The Lung Transplant Program at Washington University School of Medicine and Barnes-Jewish Hospital was founded in 1988. Since its inception, more than 1,900 patients have undergone lung or heart-lung transplantation at Barnes-Jewish Hospital.
In recent years, approximately 70-90 patients have undergone lung transplantation annually. The most common diagnosis leading to lung transplantation at Barnes-Jewish Hospital today is Interstitial Lung Disease or Pulmonary Fibrosis, which accounts for over 50% of all transplants. An additional 30% of patients are transplanted for Chronic Obstructive Pulmonary Disease (COPD), and about 5% are transplanted for Cystic Fibrosis (CF). The remaining transplant recipients consist of patients with all forms of advanced-lung diseases. The lung transplant program is highly engaged in research to improve clinical outcomes after transplantation.
Ramsey Hachem, MD, is the medical director and Daniel Kreisel, MD, PhD, is the surgical director of the Lung Transplant Program. The program consists of a multidisciplinary team of pulmonary physicians, thoracic surgeons, nurse coordinators, transplant pharmacists, respiratory therapists, dieticians, social workers, and financial coordinators.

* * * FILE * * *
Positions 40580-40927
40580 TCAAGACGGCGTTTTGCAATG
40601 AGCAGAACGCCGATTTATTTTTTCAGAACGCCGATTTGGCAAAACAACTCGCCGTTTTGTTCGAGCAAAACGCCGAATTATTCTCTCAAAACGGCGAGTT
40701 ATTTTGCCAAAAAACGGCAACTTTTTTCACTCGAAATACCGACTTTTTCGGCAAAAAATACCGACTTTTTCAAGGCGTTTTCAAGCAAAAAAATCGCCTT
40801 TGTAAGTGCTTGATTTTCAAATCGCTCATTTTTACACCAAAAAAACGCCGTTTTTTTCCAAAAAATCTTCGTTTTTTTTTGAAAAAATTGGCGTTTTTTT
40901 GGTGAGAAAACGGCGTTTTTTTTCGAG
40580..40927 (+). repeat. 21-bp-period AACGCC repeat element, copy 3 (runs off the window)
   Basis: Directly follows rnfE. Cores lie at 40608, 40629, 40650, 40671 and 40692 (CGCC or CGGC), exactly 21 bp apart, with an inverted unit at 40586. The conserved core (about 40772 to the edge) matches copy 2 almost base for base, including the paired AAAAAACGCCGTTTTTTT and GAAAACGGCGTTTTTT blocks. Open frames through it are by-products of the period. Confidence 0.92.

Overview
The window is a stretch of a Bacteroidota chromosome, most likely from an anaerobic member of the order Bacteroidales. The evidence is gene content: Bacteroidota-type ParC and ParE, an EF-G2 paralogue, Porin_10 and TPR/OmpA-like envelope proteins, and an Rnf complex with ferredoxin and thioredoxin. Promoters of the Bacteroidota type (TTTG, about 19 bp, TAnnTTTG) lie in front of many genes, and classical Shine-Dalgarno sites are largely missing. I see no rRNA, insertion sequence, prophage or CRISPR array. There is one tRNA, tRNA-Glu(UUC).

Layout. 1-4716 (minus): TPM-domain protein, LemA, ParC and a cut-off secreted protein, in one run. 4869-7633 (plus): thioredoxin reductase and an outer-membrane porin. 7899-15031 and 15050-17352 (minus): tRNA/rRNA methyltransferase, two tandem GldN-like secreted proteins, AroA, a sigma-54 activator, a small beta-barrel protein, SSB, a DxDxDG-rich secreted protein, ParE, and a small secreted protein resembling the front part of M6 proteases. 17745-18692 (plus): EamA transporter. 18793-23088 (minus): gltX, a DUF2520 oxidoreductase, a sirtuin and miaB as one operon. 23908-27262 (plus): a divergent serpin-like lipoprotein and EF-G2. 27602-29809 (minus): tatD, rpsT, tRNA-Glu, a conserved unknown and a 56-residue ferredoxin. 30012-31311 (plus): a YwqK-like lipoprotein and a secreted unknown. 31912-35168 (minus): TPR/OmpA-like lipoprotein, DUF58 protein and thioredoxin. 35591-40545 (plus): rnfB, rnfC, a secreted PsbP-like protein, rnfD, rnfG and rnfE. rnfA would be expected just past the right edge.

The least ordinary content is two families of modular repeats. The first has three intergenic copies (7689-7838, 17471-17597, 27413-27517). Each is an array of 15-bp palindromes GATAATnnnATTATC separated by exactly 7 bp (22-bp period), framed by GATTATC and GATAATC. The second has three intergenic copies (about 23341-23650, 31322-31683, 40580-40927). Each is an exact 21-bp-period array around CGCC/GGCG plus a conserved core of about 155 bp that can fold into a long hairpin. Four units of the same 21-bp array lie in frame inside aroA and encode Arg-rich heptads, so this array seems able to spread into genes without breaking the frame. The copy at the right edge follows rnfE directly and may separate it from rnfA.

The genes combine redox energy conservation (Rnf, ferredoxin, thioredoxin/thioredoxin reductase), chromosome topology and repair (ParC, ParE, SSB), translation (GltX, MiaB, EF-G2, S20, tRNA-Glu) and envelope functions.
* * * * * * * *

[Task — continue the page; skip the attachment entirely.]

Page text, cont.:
The program is dedicated to the care of patients with advanced lung disease through transplantation and the longitudinal management of lung transplant recipients. The program is also committed to education and training, and engages pulmonary and critical care fellows rotating on the inpatient lung transplant service and in dedicated lung transplant clinics as part of their clinical training. During the academic year, the program has a weekly lung transplant conference focused on education and training. In addition, this conference serves as a platform for developing and presenting research projects.
Members of the transplant team are engaged in numerous basic science and clinical research projects focused on improving outcomes after lung transplantation by investigating approaches to prevent and manage acute and chronic rejection, the role of respiratory infections in the development of chronic rejection, and the impact of humoral immunity on long term outcomes.